Have you ever watched Shark Week on the Discovery Channel and noticed those smaller "fish" attached on the back of sharks with their mouths? They are called suckerfish, or remoras. They are essentially parasites along for the free ride. This is what the UH-1Y was to the AH-1Z and H-1 upgrade program. 
UH-1Y Remora
The UH-1Y is still not quite as capable, useful, (or even seaworthy) as an MH-60S, but then again that wasn't exactly the goal of the H-1 upgrade program. When the program was originally sold to Congress, they said they were going to be just an "upgrade" to existing aircraft so they would save money, only to later be completely abandoned for all new-build aircraft once they got into it and realized that would just not be feasible. Neither of the resultant upgraded "skids" (as they are affectionately referred to in the Marine Air Wing,) are any better than the otherwise readily available alternatives Sierra Hawk and Echo Apache helicopters.
The Marines certainly didn't want an MH-60S operating aside V-22's in this role because it would have readily highlighted the V-22 deficiencies and gross fiscal exorbitance. Unfortunately, the UH-1Y costs about $3.5 million more per copy ($25.5m FY14 vs. $22m) than a readily available (*and superior) MH-60S Sierra Hawk. The Huey is iconic and a stalwart in the rotary-winged hall of fame, but the Yankee upgrade was just not necessary when you had an MH-60S as an option. I look at the H-1 upgrade as sort of a "economic stimulus" for Bell. Had the V-22 been cancelled and the H-1 upgrade never happened, it would not be hard to imagine that they would more than likely no longer be in the business. Bell had help from friends in the right places when it came to the V-22 and H-1 upgrade program. 
US Navy MH-60S 
MH-60S common cockpit
At about $65m each for an F/A-18F Super Hornet, the Marines could have used another $6.27 billion of $30 billion saved on 96 Foxtrot Super Hornets to replace all of their F/A-18D's that they use in their VMFA(AW) squadrons. By buying into the Super Hornet program, this would have enabled the Corps to share synergies of costs with the Navy, and bring those aircraft aboard the Navy carriers (something that the Delta Hornets were never allowed to do because of their short range due to the F/A-18D's having to take out a fuel tank to accommodate for the second crew member.)  This would have helped the Marines meet their obligation with the Navy to field a certain number of fixed-wing fighter jets on full sized Navy carriers, and they would not have had to buy into the F-35C's as they are, to solely operate off Navy big-deck carriers. (Link)

That probably won't help the price on the rest of the F-35C's, but the USN is ready to move on to F/A-XX anyways. There should be no way a CATOBAR variant should cost more than a STOVL platform, and there is no way the USAF and USN should ever have let their requirements be compromised by the USMC's STOVL variant. If you would have told the USAF that their replacement for the F-16 was going to be predicated off of the replacement for the Marines AV-8B, they would have laughed and said you were aerodynamically challenged.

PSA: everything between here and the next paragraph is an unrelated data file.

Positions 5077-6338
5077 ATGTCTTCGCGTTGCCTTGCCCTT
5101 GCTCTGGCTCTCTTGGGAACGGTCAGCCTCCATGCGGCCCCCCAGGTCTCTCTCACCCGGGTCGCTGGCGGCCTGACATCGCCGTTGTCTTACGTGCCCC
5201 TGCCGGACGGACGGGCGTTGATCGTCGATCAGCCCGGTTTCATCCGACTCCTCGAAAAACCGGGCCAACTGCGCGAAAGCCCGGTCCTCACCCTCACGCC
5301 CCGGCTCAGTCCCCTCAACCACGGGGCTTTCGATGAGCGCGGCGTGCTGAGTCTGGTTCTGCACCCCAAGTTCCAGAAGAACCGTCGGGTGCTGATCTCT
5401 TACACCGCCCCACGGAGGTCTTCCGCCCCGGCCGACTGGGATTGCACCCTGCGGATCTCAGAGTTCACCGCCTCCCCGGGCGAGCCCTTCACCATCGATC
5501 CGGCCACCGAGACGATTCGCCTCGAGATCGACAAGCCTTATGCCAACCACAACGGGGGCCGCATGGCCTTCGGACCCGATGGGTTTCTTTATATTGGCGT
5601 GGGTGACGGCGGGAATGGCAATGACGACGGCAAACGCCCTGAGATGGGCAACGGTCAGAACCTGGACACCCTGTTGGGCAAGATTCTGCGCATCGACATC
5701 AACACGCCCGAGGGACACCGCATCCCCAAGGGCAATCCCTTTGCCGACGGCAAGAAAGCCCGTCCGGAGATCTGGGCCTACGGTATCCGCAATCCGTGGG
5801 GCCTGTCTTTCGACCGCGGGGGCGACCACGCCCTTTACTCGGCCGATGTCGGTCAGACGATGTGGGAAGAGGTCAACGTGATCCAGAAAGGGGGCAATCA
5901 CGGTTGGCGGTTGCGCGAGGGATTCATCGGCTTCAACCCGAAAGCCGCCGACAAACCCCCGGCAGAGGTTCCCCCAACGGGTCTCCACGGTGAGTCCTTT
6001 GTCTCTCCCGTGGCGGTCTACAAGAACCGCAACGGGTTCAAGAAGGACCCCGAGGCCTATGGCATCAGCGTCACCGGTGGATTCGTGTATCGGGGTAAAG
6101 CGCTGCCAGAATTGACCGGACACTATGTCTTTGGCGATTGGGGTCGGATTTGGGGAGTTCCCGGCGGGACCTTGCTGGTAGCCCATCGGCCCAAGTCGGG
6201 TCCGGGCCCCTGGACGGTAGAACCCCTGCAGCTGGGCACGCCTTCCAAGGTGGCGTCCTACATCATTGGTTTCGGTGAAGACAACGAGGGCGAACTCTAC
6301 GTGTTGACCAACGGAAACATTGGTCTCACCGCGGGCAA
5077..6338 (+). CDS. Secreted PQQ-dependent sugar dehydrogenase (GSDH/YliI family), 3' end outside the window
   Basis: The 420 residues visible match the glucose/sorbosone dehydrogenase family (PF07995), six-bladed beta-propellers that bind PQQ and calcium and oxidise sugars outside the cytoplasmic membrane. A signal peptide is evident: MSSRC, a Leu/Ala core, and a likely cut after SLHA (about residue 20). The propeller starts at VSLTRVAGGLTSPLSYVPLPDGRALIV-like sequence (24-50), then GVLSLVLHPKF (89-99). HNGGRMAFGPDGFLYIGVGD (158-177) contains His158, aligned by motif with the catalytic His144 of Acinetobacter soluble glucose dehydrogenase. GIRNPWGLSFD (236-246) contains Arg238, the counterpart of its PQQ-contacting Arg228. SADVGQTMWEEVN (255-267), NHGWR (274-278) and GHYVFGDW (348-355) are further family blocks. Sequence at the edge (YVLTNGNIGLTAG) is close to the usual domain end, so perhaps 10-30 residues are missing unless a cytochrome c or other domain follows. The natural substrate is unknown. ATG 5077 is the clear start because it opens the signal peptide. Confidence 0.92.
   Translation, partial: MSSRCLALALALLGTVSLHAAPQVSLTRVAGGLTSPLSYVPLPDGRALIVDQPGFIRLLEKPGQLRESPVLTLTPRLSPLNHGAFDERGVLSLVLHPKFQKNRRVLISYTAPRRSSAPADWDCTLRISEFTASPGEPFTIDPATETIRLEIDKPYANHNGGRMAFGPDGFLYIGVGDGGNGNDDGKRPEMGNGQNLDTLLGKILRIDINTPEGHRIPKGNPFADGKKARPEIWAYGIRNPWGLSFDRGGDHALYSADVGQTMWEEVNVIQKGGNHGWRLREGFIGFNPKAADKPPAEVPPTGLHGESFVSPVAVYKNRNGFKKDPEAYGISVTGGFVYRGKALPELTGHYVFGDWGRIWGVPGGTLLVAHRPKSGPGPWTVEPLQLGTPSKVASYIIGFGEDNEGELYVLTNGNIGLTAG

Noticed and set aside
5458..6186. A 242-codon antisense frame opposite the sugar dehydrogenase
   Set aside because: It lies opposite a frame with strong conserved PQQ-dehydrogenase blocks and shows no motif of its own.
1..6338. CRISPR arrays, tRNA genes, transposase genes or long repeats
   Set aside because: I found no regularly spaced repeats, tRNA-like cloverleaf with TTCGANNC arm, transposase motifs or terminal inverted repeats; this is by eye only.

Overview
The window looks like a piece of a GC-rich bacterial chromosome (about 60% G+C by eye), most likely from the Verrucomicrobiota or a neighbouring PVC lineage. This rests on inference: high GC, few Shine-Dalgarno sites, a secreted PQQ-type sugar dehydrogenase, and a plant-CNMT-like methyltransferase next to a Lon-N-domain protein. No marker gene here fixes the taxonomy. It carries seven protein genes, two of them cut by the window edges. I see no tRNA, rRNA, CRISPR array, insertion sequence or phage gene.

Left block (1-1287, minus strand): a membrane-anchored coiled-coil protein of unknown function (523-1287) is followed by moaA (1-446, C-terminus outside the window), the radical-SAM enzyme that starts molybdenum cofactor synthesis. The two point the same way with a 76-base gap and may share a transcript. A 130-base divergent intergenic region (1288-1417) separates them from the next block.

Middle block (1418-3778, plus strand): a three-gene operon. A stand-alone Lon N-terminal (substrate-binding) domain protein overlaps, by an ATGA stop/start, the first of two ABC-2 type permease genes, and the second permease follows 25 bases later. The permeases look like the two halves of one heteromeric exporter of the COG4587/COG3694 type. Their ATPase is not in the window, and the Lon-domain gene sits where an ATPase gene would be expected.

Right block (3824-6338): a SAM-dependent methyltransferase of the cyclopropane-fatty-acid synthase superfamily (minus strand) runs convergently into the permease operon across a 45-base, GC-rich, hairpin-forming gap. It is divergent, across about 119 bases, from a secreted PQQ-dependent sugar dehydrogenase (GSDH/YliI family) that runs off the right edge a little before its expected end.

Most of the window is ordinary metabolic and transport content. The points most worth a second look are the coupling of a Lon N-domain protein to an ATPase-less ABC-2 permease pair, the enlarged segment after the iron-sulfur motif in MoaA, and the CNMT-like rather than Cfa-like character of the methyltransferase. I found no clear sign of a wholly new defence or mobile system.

In response to President Trump's interest in the Super Hornet and in particular, it's cost savings, current SECDEF and former Marine General Jim Mattis has recently asked for a new analysis comparing the F-35C to the Super Hornet (Link). Considering the price tags of each, ($65.5m vs $121.8m w/ engine in LRIP 10), buying 67 Super Hornets instead of F-35C's would save around $3.8 billion dollars.

I'm sure the F-35C has some tech that the Super Hornet does not, but with it's own advanced AESA powered APG-79 radar, 11 hardpoints that can sling air-to-air missiles (AAM) such as the AIM-120D AMRAAM or AIM-9X short-ranged AAM's with JMHCS (able to shoot off-boresight capability,) on top of a plethora of modern precision guided munitions, it should be plausible to consider that for almost half the price, the Super Hornet would be a prudent compromise. (you got the Osprey and H-1 upgrades that you wanted and paid more for.) I would recommend the two-seat Fox models with an NFO in the back, as the Marines in particular value the FAC-(A) capability. (If only Dick Cheney had not foolishly axed the F-14D in mid-production after the first Gulf War!)

USN F/A-18F with Maverick air-to-ground missile
Marine Super Hornets would also create obvious synergies with the Navy's EA-18G Growler fleet, which they have now transitioned to out from their Vietnam era EA-6B Prowlers. The Marines intend to continue sole-operating their EA-6B's for at least a few more years.
Marine EA-6B Prowlers have played a very important role in the War on Terror
The V-22 is perhaps a great aircraft to procure in small numbers for special operations where costs are not as high of a priority: it's good looking, offers greater speed and longer range (for when you can actually use it: the Shitters and Skids are still limited by their traditional rotary-winged speeds,) and it has a great modern cockpit that makes it easier for pilots to fly and fight. However and unfortunately for all, I believe given the exorbitant initial price (on top of the $10 billion of RDT&E) of the aircraft coupled with the less than optimal operating costs, hindsight will prove the decision to make the V-22 the most numerous aircraft type of the entire Marine Air Wing at the very least, a fiscally imprudent decision. 

No comments:

Post a Comment